Composers: Debussy
Compositions: Nocturnes
Performers: Singapore Symphony Orchestra/Lan Shui
Catalogue Number:BIS BIS2232

This final instalment of Lan Shui’s is a fitting culmination to a highly successful BIS series, which demonstrates that you don’t have to be French to be idiomatically “Gallic”. I puzzled over the term HIP (Historically Informed Performance practice) in one review, which decreed that Lan Shui’s Debussy wasn’t… hmm. This CD was a voyage of rediscovery as I’d forgotten how playful and cryptic the Berceuse Heroïque (even the title is contradictory and it’s neither heroic nor a cradle song) and the Scottish March (which is hardly Scottish) sound.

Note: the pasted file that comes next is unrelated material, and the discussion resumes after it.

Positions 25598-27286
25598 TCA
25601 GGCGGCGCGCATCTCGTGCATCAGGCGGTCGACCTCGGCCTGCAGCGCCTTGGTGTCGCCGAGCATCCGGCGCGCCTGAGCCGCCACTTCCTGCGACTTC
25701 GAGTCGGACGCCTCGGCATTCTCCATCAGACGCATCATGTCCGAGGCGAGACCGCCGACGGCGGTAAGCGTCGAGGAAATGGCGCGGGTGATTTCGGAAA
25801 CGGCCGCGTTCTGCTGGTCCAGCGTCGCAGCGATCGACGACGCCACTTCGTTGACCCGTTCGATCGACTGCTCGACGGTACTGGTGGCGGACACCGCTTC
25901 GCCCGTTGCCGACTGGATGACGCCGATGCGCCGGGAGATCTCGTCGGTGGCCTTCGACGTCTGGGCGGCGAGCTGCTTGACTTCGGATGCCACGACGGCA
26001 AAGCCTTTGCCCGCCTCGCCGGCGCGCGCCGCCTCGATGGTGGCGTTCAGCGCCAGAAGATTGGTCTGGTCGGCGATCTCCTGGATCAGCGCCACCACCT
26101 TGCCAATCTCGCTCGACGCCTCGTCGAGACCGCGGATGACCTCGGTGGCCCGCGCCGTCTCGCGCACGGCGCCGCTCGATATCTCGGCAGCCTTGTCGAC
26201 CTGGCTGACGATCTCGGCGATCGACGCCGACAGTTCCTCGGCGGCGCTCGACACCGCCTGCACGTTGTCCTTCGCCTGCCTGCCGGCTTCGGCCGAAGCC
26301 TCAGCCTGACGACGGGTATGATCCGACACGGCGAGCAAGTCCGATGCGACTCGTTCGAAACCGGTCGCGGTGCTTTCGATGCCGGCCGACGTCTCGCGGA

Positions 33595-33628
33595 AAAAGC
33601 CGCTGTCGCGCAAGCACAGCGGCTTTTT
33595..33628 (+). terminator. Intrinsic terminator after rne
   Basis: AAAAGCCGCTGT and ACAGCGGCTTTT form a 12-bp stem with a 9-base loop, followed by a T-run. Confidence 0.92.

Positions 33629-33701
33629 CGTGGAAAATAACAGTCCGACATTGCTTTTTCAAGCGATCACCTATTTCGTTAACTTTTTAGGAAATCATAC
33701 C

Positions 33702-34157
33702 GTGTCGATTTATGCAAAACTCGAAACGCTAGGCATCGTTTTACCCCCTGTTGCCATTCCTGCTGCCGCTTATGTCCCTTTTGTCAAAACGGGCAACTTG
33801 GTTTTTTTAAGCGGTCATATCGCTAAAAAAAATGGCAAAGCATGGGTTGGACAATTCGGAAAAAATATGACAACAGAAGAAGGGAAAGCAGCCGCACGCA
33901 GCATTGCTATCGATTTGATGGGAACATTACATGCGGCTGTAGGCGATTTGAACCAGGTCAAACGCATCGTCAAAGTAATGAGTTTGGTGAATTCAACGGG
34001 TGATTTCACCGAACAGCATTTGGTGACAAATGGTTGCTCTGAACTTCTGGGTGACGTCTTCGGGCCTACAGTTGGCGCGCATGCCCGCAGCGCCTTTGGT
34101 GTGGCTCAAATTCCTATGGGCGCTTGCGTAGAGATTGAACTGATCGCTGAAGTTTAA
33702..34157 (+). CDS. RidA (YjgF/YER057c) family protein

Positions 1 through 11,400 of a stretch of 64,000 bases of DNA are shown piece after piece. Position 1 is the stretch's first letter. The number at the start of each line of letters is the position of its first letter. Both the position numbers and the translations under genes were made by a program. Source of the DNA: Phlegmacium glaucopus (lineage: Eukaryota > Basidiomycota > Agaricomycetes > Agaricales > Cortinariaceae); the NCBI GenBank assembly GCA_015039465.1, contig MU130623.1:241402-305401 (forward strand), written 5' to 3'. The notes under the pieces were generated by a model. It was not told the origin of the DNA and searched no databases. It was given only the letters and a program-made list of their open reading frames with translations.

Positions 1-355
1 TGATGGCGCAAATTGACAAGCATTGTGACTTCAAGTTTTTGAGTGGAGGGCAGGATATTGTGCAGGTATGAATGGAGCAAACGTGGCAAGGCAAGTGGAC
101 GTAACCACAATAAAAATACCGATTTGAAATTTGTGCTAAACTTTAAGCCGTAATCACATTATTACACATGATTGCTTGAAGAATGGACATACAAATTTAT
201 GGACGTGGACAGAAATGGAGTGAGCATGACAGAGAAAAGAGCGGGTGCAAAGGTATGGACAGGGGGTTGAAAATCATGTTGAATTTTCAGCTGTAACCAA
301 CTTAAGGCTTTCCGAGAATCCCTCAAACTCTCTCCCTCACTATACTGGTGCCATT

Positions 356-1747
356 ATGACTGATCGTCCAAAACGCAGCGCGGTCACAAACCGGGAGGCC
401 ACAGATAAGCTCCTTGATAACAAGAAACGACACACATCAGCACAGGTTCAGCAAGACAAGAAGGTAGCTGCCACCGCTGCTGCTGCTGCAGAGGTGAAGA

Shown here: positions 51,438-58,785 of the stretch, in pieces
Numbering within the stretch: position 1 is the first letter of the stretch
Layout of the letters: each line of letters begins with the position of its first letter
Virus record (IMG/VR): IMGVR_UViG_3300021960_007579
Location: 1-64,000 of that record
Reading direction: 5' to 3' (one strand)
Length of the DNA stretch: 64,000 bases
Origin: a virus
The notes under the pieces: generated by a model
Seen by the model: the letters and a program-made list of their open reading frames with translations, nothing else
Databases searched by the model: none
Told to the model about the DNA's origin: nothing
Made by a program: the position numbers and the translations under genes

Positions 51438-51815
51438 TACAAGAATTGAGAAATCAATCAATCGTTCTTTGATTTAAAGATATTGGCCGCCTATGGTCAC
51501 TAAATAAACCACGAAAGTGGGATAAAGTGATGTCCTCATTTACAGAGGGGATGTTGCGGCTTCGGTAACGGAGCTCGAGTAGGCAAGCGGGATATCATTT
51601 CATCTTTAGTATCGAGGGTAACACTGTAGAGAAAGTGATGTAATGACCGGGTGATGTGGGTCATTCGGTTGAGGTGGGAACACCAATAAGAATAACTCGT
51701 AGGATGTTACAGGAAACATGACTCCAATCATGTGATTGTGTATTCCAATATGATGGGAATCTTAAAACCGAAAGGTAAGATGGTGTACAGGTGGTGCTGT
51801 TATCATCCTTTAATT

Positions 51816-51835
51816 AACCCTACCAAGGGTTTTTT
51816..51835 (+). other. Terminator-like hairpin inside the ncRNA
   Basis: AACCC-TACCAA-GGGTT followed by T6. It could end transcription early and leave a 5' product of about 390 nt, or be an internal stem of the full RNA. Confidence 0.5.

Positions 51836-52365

One discovery is Henri Büsser’s orchestration (under Debussy’s guidance) of the symphonic suite Printemps, which is wondrously pellucid and equal to Ansermet’s 1950s reading. The Saxophone Rhapsody is also powerful and sinewy, while preserving the languid ambience of the piece. The same goes for the Sacred and Profane Dances, where Gulnara Mashurova manages to achieve a degree of contrast between each one. (Even here, the “profane” dance sounds rather chaste).

The longest and most familiar work is the Nocturnes. Here, a comparison between the recently released and ostensibly HIP Roth Harmonia Mundi version comes into play. Shui’s Nuages (Clouds) is slightly more beautifully sinister, the Fêtes in each are equally fine, but Shui’s Sirènes are superior to Roth’s “harpies” (one description) who really do sound as if they’re about to pick a bone with, rather than seduce you. 

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